I decided not to work myself into an early grave this year.  I also didn't want to have my kids and their spouses have to work their tails off every time they come out to the farm.  I paid for labor, trickling down some of the money from the oil companies to those who needed a job and a paycheck. "Immigrants, we get the job done." (another Hamilton quote) Yep, that's me, a job-creator; it's the American Way. That is why I am inside chatting with you guys instead of sweating to death outside in 102 degree heat.
    Let's see, what else.....?  Oh, something flew out from underneath the car in front of me two days ago while I was driving home from the city.  I, of course, ran over it immediately, and now have a slow leak on front and back tires on the driver side of my car. Life.  Discount Tire, here I come.
    The Locusts are Hrrizzing away in the Cottonwoods and little green and brown lizards slither across the bricks in the prayer garden, heading for their morning drinks beside the three bowled fountain. The red Geranium blooms quietly there beside the succulents. That fountain taught me a lesson the other morning, something I'll share with you in tomorrow's post.  It's nice to stop and listen now and then,
so wisdom has a chance to whisper in your ear.  
     
     

Monday, July 10, 2017

This Little Cabin On The Prairie

 Sometimes I post pictures up here and then think: Why am I doing this? We were all there. And then I remember we were not all there. Some of us were there and others were not.  I remember the reason I started this blog in the first place: to share the moments of our life here, in Oklahoma, with all of our family and friends who live elsewhere. We are scattered from sea to shining sea and once in a while groups drift back to this little cabin on the lake and share a day or two talking and swimming and being together.
       This is not a fancy cabin, it is a simple, family cabin, but it sleeps a lot of people now, and there is clean, hot water for bathing and cooking, due to a lot of work that has been done on the water system this year by those of us who live in-state.
     This summer there have been some of us out there almost every week-end and it has been delightful.  Everyone brings food or ice or ...whatever they feel like bringing. Every once in a while someone replenishes the toilet paper supply.  Everyone helps clean up, mow, and haul away the trash. Like I said, it's a family cabin and everyone pitches in.
   


       My brothers, sister and I have been going out to that lake since 1961 or so, I think I was about nine when we first went out. We didn't have this cabin then; we used a trailer that belonged to someone else and tip-toed through the sandburrs to an A-frame nearby to play with the neighbor kids, friends of ours from town.  There was only one little wooden cabin across the lake from us then and the rest of it was wild and wonderful.  We grew up out there, playing alligator in the shallows, and then our kids grew up there as well, sharing happy summer days with each other. Now our grandkids come out and play together, running off the end of the dock to show off their best cannonballs, or fishing for perch and bass in the shallows, or paddling that same old pink paddle-boat around the edges, chatting and trailing hands in the water.
       We continue to work on the sandburr situation with chemical as well as mechanical means.  We may not win the war but we are winning a skirmish or two now and then (thanks Able!).  But, NO! you still should not walk barefoot through the grass unless you've completely lost your mind.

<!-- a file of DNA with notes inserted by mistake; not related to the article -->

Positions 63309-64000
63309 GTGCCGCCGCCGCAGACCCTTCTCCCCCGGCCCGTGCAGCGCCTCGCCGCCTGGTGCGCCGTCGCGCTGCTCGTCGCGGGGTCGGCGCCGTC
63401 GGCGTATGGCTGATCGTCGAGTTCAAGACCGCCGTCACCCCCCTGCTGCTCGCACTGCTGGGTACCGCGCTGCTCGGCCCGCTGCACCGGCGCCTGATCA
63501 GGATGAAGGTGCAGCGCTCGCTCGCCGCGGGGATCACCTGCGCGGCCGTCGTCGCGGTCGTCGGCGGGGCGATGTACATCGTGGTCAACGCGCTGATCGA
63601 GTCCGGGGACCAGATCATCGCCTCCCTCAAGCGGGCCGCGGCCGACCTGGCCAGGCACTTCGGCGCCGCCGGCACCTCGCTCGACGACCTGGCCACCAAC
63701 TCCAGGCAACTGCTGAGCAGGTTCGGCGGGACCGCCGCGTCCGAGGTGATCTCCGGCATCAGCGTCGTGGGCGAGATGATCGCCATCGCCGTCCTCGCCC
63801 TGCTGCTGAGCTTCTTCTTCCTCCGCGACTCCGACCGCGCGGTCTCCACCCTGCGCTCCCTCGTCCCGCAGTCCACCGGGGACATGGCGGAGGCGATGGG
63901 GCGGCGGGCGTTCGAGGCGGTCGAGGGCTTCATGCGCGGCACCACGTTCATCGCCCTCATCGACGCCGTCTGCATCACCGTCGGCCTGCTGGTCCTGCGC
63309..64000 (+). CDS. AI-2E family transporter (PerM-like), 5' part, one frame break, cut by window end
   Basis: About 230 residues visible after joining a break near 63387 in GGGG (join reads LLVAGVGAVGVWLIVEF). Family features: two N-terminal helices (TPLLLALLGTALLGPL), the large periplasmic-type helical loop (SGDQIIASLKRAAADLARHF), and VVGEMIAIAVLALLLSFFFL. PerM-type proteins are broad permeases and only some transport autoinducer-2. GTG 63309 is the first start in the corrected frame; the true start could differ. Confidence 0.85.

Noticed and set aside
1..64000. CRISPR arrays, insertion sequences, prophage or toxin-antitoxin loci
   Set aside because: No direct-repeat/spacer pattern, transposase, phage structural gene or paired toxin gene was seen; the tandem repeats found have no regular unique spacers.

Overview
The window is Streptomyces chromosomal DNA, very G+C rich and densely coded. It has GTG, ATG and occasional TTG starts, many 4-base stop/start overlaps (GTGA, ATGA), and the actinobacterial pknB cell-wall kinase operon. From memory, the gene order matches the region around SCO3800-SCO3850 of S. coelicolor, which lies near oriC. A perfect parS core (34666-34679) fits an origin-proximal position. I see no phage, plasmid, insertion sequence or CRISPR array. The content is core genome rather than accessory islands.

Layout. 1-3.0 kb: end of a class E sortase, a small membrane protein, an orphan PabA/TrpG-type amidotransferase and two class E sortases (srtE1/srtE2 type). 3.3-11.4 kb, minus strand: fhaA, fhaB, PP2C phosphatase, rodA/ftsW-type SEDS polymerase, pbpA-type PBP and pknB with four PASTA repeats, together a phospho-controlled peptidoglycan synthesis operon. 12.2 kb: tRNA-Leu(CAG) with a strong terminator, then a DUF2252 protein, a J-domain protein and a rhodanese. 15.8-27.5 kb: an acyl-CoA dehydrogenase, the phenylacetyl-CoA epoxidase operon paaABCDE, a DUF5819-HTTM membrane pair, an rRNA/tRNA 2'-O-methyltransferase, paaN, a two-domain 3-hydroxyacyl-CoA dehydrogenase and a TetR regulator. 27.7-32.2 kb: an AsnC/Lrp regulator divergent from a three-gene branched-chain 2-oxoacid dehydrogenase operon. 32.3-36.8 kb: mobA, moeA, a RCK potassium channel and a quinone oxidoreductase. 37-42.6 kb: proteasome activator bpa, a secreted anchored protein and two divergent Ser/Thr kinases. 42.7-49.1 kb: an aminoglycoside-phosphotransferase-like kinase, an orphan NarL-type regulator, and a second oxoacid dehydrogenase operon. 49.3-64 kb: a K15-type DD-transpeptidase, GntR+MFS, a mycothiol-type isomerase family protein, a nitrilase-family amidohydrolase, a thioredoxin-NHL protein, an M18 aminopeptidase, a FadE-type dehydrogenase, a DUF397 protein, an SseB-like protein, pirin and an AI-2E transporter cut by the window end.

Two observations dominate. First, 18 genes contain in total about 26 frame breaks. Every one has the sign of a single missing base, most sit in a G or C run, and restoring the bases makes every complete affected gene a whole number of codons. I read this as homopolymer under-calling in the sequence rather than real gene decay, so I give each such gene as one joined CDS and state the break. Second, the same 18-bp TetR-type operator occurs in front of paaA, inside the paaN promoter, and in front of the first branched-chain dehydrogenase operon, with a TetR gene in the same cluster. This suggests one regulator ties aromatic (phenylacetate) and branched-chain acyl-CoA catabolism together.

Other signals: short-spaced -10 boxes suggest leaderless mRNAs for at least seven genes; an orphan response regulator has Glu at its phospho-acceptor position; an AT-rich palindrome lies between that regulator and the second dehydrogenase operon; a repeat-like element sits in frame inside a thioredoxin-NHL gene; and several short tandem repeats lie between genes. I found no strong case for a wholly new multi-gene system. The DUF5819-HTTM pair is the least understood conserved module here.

Sometimes there is homemade ice-cream, which always makes me think of my mom. Sometimes there is ice-cold watermelon and burgers off the grill. Always there are caramels in the yellow glass candy jar (in memory of Mom), and drops in the ears after swimming...when we remember.

     Below: Kari and Abbey's Brendan (aka: the Butterfly champion from the swim team) getting out of the heat for a while on the famous cabin couch (the only safe place to sit when your suit is wet and you plan on going back out soon.)

     Last week-end, my sister and some friends of Audie and Zach came out for a swim, some good food and time in the quiet at lakeside.  Often, when we are out there, people drive back into Okeene to spend some quiet time being with Great Grandpa Dotter. Last week-end Zane and Maggie went upstairs with Ann and dug through the cedar chest.  They found my dad's USMC jacket and coat and did a march through the kitchen for us, complete with the stars and stripes and salutes all around.  There were stories to be told and listened to, and gifts given.
     Good times: that is what this little cabin on the lake affords us; good times with these people who are woven into the heart of us. I love it. Thanks for everything, Dad. This is all because of you and Mom and the love you shared with each other and with all of us.  Know that we know that and are forever grateful. May it continue to bless.


Tuesday, July 4, 2017

Hamilton Revisited



It had finally arrived: the day I would fly to Chicago to go see Hamilton for the second time. I went with Abbey again, thus officially making it a family tradition. For the record, I would be tickled pink to go see it with anyone, but I'm glad it was Abbey and I this time, since this was our first time to see a production that was not the original cast. There were lots of differences in interpretation, voice, energy, and since she and I are so incredibly wedded to the original cast, there were some mental adjustments to be made; but we loved it, and had bought into the new cast by the end.  Then we ran out into the streets and called for rides to two different airports. Craziness ensued and the last time I saw her she was running down the street, holding her phone in the air, trying to catch her Lyft car.  I was doing the same on my side of the street. Hysterical, but not the best way to end a get-together. Next time I'll spring for supper and an extra night on the town, so we can discuss and relax a little.